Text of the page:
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Gates Pass

Coordinates: 32°13′20″N 111°06′03″W / 32.2222985°N 111.10093°W / 32.2222985; -111.10093
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Gates Pass
Saguaro at Gates Pass
Elevation3,169 ft (966 m)[1]
Traversed byGates Pass Road
Location Arizona
 United States
RangeTucson Mountains
Coordinates32°13′20″N 111°06′03″W / 32.2222985°N 111.10093°W / 32.2222985; -111.10093
Topo mapUSGS Cat Mountain
Gates Pass is located in Arizona
Gates Pass
The pass is located in Pima County
Looking down toward Tucson from Gates Pass, 1940. Car is a 1938 Ford.

Gates Pass is a mountain pass along the crest of the Tucson Mountains. The road through the pass is a scenic route west of Tucson, Arizona. The road from the east is West Anklam Road which merges with West Speedway Boulevard in the city just east of North Camino De Oeste. West of the pass the road is known as Saguaro Road and continues until it reaches Kinney Road just north of Old Tucson.[2][3] The elevation of the pass is 3,172 feet (967 m).[2]

The road is lined with scenic overlooks, and is an area where locals and tourists come to watch the sunset.[4]


The road through Gates Pass was started in 1883 by Thomas Gates, in a search for a shortcut through the Tucson Mountains; Gates was a local pioneer, and a saloon and ranch keeper.[5] He purchased the land in order to build this road.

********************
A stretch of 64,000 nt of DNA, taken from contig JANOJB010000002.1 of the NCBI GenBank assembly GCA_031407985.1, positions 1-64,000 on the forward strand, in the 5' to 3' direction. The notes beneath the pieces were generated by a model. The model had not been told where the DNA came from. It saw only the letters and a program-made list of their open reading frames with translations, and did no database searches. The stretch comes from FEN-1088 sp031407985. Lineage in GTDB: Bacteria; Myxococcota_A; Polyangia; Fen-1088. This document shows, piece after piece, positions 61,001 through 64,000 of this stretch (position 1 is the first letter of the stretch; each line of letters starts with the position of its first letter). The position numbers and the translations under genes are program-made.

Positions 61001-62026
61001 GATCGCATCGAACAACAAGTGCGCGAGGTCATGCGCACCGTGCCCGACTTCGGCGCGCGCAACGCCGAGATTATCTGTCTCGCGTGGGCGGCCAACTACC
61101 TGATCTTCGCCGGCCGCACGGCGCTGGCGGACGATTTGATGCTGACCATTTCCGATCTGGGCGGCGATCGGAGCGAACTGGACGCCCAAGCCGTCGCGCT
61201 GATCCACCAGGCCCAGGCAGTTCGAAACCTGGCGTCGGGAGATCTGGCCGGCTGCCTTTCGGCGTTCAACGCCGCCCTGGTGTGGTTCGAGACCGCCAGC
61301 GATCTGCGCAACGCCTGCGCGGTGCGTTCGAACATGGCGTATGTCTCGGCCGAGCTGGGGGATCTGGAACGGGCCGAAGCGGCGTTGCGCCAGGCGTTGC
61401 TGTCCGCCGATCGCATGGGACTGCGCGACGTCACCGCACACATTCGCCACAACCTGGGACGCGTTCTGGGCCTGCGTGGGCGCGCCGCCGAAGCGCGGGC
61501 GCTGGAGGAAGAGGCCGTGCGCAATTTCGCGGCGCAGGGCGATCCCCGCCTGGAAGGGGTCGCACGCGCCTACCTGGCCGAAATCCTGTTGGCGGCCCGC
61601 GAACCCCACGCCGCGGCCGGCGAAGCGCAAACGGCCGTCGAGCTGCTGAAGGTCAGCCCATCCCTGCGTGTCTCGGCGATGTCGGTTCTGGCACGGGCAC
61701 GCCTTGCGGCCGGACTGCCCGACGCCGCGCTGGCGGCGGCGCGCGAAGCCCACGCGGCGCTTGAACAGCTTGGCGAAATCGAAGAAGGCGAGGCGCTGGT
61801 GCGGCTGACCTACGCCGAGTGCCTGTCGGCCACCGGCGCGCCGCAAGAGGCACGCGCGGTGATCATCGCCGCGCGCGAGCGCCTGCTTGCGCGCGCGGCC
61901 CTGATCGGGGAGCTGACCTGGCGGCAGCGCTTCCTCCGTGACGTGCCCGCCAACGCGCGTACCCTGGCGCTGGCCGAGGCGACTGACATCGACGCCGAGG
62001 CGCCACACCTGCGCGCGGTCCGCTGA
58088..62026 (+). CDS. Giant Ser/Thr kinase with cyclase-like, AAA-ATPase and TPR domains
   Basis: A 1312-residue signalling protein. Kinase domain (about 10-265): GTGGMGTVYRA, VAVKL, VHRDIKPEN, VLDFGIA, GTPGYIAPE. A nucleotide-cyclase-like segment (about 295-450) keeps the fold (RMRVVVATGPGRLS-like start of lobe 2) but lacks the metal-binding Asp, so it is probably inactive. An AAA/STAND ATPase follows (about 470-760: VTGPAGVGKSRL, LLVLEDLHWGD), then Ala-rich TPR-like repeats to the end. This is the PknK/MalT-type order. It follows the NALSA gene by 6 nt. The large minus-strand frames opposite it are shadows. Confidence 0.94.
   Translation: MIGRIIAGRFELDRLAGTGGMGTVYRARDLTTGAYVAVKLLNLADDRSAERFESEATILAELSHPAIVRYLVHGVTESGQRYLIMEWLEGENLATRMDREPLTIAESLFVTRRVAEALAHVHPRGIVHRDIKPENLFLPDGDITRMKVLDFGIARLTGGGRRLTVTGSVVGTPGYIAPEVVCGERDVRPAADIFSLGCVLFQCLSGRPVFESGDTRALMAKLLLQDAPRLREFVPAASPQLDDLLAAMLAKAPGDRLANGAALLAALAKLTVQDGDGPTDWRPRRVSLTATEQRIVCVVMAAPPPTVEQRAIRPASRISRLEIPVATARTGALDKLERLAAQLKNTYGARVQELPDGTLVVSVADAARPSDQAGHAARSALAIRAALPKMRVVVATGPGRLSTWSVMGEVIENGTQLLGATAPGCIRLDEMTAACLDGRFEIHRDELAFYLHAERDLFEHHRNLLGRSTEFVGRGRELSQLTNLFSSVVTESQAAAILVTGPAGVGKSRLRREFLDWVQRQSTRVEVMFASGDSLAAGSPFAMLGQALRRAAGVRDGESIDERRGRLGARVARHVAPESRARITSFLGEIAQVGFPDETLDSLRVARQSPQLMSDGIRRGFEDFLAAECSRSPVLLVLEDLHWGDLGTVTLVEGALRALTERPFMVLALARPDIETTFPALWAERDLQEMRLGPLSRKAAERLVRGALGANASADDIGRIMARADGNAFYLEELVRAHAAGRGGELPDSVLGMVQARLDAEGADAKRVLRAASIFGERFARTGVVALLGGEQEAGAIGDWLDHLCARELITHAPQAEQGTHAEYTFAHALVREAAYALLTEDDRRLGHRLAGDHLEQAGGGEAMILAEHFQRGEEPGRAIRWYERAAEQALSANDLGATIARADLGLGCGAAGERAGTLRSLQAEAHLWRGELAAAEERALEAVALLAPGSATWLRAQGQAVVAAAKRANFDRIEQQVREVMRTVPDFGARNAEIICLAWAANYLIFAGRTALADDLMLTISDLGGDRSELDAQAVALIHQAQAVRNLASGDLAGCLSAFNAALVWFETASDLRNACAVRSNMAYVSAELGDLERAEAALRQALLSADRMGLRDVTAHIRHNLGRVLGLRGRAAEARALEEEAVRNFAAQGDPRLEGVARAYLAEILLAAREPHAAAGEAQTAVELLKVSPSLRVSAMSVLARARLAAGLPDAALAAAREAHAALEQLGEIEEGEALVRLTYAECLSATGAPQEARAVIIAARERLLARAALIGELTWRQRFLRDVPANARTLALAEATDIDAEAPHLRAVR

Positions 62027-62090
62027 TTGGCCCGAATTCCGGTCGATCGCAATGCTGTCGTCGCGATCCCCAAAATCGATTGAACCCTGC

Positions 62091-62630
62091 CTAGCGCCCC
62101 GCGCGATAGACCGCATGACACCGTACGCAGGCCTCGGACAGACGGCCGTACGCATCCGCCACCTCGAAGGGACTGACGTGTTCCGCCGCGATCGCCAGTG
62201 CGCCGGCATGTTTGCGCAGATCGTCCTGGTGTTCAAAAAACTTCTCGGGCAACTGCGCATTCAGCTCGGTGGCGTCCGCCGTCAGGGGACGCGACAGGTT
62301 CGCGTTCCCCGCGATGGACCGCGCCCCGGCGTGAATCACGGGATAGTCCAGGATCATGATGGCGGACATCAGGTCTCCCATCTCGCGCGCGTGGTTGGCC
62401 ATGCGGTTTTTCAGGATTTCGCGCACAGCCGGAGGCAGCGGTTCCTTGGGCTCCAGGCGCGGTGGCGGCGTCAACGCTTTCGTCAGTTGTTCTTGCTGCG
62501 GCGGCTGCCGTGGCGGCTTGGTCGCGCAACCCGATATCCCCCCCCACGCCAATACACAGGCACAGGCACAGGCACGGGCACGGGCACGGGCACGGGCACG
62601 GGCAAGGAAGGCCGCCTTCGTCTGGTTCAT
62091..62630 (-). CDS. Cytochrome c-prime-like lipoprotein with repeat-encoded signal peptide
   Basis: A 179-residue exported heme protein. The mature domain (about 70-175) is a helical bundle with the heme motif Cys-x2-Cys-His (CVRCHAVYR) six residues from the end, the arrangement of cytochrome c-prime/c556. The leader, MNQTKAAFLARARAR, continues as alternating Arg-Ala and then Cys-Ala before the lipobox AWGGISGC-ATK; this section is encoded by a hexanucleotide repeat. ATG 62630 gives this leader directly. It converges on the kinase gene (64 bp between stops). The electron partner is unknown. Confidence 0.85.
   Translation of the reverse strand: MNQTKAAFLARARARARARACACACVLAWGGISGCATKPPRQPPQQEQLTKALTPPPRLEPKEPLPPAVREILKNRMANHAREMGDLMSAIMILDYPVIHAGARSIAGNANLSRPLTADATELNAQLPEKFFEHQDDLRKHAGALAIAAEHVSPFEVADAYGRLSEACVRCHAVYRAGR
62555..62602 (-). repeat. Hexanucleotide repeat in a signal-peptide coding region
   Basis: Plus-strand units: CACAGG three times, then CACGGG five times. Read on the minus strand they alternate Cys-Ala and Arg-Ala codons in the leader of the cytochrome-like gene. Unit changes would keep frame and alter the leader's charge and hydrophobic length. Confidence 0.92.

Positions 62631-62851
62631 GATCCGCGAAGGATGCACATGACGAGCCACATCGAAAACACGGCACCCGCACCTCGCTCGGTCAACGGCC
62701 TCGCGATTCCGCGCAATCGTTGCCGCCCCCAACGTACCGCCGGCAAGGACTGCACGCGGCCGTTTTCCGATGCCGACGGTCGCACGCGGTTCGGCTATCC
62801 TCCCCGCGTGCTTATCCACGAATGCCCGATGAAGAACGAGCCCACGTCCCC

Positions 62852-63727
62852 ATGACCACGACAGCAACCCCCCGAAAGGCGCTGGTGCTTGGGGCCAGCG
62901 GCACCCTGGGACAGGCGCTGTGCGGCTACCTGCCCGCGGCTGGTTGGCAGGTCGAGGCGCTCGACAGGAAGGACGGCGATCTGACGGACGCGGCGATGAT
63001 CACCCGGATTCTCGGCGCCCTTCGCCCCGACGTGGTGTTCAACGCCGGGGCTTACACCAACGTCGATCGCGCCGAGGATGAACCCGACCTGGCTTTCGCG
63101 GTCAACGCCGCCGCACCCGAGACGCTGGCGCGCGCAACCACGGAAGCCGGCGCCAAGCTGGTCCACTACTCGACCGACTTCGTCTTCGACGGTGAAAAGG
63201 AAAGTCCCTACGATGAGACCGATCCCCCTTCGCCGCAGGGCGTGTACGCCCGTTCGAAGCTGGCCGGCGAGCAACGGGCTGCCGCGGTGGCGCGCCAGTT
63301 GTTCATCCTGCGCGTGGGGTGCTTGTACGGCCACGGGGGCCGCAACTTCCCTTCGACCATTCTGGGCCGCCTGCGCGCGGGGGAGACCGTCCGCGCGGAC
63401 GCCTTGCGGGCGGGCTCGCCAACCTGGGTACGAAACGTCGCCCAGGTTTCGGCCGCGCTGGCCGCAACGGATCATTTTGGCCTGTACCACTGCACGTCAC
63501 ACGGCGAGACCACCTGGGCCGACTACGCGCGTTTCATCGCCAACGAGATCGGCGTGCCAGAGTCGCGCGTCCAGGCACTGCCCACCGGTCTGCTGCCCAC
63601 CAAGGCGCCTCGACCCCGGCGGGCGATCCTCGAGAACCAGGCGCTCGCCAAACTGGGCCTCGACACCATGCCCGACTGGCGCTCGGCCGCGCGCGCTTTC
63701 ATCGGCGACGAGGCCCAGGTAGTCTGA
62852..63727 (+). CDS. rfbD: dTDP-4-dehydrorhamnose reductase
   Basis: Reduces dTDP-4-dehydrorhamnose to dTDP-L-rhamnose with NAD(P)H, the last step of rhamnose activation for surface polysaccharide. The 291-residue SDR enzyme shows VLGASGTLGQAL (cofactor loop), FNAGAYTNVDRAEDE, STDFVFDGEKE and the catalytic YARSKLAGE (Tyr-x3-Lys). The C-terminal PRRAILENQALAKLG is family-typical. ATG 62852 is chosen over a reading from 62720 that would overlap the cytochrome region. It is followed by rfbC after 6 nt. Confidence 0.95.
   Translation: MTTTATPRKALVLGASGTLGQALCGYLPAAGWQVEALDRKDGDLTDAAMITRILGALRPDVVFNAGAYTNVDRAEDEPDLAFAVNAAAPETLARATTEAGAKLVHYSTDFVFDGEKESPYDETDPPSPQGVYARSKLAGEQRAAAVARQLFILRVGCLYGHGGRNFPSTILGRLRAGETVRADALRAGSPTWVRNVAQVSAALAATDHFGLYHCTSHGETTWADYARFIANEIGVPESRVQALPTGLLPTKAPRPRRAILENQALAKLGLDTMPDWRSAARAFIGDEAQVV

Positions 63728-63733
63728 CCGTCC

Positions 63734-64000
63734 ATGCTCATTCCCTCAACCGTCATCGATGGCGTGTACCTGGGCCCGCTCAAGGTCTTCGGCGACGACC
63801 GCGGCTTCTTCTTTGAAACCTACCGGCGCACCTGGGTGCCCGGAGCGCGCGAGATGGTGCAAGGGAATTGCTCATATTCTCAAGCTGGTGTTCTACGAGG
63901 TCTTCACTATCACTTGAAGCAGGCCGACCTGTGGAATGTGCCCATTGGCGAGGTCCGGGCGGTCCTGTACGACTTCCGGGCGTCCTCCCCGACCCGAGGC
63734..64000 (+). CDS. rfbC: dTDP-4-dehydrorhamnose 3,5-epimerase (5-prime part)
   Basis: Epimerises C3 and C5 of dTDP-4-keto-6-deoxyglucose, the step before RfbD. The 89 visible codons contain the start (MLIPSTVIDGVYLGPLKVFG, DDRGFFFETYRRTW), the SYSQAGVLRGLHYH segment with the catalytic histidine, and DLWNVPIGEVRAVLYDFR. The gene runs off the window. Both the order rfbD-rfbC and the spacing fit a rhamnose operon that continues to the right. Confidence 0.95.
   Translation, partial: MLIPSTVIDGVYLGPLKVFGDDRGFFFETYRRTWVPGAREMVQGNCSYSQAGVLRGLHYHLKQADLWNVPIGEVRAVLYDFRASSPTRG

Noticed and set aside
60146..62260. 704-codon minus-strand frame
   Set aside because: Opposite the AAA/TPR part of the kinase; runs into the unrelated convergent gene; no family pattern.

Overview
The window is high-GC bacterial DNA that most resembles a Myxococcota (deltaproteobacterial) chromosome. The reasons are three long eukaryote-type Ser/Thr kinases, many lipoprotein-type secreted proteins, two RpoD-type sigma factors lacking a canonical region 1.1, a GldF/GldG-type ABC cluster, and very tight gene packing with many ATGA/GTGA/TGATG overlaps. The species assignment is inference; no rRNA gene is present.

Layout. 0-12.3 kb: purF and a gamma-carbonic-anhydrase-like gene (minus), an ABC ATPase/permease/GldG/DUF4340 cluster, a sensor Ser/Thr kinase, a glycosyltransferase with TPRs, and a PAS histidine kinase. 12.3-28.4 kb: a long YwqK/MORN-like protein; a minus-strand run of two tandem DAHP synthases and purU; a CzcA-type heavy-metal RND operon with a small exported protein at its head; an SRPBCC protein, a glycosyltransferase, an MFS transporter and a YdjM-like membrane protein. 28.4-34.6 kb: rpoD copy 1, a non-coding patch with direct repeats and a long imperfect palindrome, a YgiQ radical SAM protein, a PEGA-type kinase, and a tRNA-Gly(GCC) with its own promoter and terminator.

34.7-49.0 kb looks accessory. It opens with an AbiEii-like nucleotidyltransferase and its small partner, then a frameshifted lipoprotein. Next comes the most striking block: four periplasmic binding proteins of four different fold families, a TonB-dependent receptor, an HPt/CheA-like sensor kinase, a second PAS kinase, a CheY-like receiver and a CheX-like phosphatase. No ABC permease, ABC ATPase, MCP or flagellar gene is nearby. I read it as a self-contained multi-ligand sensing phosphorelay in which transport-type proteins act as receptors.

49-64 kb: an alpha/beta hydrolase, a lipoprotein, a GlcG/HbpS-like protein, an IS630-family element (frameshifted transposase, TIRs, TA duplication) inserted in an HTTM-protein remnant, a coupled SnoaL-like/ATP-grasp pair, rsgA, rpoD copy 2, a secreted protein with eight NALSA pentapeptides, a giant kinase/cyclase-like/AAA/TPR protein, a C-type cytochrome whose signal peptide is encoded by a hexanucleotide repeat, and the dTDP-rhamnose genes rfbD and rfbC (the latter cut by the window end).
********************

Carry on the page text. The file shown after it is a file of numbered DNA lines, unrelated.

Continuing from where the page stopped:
Currently, the road carries approximately 3100 cars daily.[6]

Gates Pass was featured in David Leighton's popular series, "Street Smarts," in the Arizona Daily Star on Jan. 1, 2013.


Gates Pass has been considered an extremely dangerous road due to a slope that occurs midway through the route, with 58 wrecks reported between 1996 and 2001.[6] In 2006, a project was undertaken to improve the safety of the road, which included widening and a temporary closure. This project was named the third best road project in the country for the year 2006 in Roads and Bridges Magazine.[7]


  1. ^ "Gates Pass". Geographic Names Information System. United States Geological Survey, United States Department of the Interior. Retrieved July 22, 2014.
  2. ^ a b Cat Mountain, Arizona, 7.5 Minute Topographic Quadrangle, USGS, 1996
  3. ^ Brown Mountain, Arizona, 7.5 Minute Topographic Quadrangle, USGS, 1996
  4. ^ Tucson – New York Times
  5. ^ http://www.cactuslovers.com/arizona24.jpg [bare URL image file]
  6. ^ a b "Gates Pass Set to Open Today - Technology - redOrbit". Archived from the original on 2011-08-10. Retrieved 2008-04-02.
  7. ^ "PSOMAS ENGINEERING – Trusted Expertise". Archived from the original on 2011-07-15. Retrieved 2008-04-01.

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